A young Eastern Kingbird (Tyrannustyrannus) hid in a shrub in the eastern meadow, insisting loudly about being fed. No parental response was forthcoming from the adult on a shrub some distance away. So eventually, the youngster ventured out into the field, looking about with curiosity. Seemingly satisfied with this move toward independence, the adult flew in to feed the youngster. And then they shared the bush a while until the adult flew farther off again. (Click on slideshow’s pause button for captions.)
Two groups of Mallards (Anas platyrhynchos) were escorting their young around the Center Pond. In one group, two males and a female floated along with a small juvenile. The males are now in their late summer “eclipse plumage” which makes them look very much like the females – except that the males have yellow bills, while females’ bills are orange and black. The males will change back to their glamorous, iridescent green head feathers later in the fall when Mallards choose their mates for next spring. I guess these two males on the right were sticking close to this female just in case she made an early decision!
Nearby, a female Mallard escorted her four youngsters with no male attention at all.
A male Northern Cardinal (Cardinalis cardinalis)seemed remarkably calm at my approach as he concentrated on gathering seeds in his beak. Usually they dash off at the first sight of me when they’re on the ground. He wasn’t crushing the seeds, so I assume he had a nest nearby since cardinals can have up to four broods in a season. That’s a lot of parenting in just a few months.
A male American Goldfinch (Spinus tristis) plucked buds from native Canada Goldenrod (Solidago canadensis) which is just beginning to bloom.He may have been feeding his young as well, since this is the nesting season for goldfinches.
While Adults Molt, Young Birds Forage on Their Own
Many bird species molt from mid-August until mid-September, including Field Sparrows, Downy Woodpeckers, House Wrens and many others. The Eastern Kingbird, featured feeding its young above, doesn’t molt until it reaches its winter territory in South America. It’s occurred to me that since birds go into hiding during the molt, perhaps their young have to be a bit more independent sooner than other birds. Just a guess. In any case, a lot of young birds are out and about, clumsily trying to forage on their own.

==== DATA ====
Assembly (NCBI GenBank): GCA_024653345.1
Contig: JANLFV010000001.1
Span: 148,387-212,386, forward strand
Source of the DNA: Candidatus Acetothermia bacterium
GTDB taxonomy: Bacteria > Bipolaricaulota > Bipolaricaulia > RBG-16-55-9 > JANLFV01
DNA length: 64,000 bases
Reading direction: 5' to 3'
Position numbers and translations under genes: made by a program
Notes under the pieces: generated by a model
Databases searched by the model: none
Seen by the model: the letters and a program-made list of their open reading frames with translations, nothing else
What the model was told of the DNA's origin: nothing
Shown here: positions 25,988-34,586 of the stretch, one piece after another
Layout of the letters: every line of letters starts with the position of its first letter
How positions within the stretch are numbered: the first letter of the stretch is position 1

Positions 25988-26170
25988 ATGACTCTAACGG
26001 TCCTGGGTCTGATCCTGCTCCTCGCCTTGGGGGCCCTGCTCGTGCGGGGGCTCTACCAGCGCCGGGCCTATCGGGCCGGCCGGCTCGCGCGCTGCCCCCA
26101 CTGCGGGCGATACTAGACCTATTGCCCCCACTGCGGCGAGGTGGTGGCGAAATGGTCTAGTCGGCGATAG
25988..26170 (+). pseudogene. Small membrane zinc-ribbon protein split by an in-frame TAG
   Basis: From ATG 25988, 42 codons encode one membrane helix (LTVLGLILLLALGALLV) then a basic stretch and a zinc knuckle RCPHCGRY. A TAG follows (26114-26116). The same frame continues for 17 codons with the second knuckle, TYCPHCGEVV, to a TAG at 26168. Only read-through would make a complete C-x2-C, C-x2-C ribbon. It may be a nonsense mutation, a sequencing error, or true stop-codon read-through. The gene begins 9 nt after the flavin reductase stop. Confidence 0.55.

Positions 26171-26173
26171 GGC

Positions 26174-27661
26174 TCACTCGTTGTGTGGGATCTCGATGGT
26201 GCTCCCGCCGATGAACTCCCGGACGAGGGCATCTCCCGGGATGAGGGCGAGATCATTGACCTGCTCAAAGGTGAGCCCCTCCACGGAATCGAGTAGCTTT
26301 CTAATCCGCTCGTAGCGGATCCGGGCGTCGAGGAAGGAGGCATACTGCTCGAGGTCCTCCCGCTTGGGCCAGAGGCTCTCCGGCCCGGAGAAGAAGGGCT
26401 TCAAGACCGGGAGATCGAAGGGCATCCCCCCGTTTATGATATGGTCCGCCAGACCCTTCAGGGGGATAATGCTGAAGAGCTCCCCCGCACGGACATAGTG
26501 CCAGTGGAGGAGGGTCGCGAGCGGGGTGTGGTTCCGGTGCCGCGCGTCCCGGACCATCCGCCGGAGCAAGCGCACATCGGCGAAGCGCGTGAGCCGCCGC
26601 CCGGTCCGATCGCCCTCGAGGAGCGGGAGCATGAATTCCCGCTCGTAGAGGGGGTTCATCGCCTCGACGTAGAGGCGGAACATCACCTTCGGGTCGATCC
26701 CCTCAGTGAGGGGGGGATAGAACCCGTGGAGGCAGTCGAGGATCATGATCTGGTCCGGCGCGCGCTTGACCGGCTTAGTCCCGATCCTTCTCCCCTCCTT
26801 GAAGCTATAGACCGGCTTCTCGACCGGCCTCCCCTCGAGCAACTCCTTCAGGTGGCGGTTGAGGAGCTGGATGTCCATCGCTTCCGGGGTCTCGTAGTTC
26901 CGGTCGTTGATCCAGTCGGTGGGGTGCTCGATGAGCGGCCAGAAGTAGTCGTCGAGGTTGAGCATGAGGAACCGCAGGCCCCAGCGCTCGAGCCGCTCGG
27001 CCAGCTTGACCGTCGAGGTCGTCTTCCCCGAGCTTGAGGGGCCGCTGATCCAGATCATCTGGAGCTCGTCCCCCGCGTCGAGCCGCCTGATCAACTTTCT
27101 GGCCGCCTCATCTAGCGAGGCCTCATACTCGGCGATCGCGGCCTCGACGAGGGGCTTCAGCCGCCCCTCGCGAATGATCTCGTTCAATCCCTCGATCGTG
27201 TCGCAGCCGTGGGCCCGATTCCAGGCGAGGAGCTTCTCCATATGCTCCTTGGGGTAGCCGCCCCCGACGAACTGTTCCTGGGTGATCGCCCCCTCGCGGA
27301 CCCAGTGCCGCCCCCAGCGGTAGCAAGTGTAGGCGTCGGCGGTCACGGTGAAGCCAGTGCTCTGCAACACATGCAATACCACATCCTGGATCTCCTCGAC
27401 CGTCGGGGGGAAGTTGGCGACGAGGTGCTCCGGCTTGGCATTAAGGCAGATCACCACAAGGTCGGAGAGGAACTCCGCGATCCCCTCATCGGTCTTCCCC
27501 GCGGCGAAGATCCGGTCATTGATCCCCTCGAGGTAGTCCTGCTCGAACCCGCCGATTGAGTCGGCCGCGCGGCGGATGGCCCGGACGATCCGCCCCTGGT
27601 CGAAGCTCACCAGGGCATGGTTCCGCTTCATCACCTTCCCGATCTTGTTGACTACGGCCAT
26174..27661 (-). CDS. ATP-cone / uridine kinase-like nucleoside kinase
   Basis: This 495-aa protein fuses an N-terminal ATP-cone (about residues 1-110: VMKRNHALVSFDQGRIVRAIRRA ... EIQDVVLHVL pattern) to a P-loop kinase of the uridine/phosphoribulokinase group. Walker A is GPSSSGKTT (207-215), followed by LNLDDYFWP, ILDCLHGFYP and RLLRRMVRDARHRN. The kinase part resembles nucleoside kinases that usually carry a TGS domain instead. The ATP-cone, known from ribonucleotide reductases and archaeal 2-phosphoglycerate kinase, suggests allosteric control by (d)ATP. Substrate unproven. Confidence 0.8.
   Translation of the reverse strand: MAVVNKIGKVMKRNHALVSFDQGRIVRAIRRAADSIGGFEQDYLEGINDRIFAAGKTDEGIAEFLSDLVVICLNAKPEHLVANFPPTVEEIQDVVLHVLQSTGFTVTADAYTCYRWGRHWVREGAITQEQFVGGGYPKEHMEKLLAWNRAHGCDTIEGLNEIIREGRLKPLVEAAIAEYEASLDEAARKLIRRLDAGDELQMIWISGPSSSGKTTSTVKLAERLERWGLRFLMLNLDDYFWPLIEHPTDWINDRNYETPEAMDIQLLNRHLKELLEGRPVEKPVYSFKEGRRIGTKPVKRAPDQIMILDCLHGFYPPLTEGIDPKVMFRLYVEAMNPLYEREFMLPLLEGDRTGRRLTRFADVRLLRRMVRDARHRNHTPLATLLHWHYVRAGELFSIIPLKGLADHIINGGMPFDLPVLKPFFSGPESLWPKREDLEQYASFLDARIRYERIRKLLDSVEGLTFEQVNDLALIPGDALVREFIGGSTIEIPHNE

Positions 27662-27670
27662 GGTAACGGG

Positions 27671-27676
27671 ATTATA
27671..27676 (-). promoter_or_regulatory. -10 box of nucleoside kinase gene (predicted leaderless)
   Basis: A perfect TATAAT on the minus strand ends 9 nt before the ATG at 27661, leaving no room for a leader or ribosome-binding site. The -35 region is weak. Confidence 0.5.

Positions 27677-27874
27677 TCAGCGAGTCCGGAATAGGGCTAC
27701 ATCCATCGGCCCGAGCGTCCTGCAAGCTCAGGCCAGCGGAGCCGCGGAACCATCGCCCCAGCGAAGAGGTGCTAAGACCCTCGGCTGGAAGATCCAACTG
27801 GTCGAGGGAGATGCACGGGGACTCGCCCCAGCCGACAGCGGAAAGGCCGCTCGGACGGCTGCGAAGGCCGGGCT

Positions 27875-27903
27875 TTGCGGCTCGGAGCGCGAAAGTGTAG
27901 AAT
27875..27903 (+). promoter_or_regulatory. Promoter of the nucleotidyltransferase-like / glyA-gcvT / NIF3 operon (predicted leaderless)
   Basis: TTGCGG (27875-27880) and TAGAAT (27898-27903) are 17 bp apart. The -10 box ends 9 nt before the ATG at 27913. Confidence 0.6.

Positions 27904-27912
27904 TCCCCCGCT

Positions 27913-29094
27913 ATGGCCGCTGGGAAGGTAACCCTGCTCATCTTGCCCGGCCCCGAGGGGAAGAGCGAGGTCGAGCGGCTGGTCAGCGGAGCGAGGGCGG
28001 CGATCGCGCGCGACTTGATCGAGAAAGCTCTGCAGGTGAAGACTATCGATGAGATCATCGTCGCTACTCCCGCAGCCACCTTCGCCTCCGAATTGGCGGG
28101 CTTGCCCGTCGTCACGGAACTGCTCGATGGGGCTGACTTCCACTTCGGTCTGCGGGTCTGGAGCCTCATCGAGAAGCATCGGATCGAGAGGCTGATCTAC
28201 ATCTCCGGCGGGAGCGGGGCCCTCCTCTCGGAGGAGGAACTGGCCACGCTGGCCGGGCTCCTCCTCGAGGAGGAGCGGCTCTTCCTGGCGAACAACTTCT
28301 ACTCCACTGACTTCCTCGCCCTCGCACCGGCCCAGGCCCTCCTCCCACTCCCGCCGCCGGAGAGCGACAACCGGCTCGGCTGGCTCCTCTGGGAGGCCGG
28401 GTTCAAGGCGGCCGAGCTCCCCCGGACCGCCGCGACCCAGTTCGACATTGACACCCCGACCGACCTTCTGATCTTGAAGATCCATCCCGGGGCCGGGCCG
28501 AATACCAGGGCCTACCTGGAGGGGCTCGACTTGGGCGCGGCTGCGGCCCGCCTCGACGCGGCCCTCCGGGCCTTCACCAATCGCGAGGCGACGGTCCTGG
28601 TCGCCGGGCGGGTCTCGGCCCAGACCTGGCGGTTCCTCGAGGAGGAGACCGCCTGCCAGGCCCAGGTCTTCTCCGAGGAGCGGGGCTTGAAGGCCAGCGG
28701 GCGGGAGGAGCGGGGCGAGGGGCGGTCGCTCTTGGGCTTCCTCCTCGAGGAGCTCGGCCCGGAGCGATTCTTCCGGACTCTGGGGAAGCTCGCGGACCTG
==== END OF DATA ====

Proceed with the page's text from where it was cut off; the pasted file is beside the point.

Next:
I saw what I think is an adult Song Sparrow (Melospiza melodia) just beginning its molt. The bird’s feathers looked oddly fluffed out and it was picking at its breast in a persistent way. It might be a male since they molt a bit earlier than females. Below, a group of young song sparrows hopped along the trail, seeing what they could find in the grass before flying up into small trees nearby. (Click on photos to enlarge; hover cursor for captions.)
Downy Woodpecker adults(Picoides pubescens)are molting now too. The Stokes Guide to Bird Behavior (Vol II) says “[Downy] Fledglings in general can be told from adults by the clearly new, white feathers on their breast. Adult have gone in and out of the nest hole hundreds of times by this stage and look very worn, with bits of black showing through their white breast feathers.” The feathers on the young female I saw looked wonderfully fresh as it tried to drill into a branch, so I’m guessing it’s a foraging juvenile.
Down at the Center Pond, a Green Heron rested calmly on a log. Since spring, I’ve repeatedly seen a Green Heron in that very place, so I’m thinking it’s a mature bird. Cornell contends that Green Herons are sometimes found in colonies. But I’ve never seen more than one of these solitary birds at a time.
Two other solitary birds could have been adults or juveniles. It’s hard to distinguish with the House Wren and the Black-capped Chickadee once they’re out on their own. The House Wren may have been a youngster since it was clearly curious, but the Chickadee appeared to be a sophisticated contortionist as it probed a stick for insects.
Glorious Wildflower Color, Exuberant Vines and a Few Pretty-but-Toxic fruits in the Woods and Shady Wetlands
Though wildflowers are not generally as numerous on the shady paths of Bear Creek, you don’t want to miss them. So keep an eye out for their exotic shapes and vivid colors shining out of the greenery as you make your way, especially near wetlands. I just learned from Wikipedia that the Jack-o’lantern mushrooms(Omphalotusolearius) below are even bio-luminescent and their gills glow faintly green in the dark when they’re fresh! Hence the name, eh?
Native Wildflowers and Grasses Bask in the Sunlight of the Meadows and Native Gardens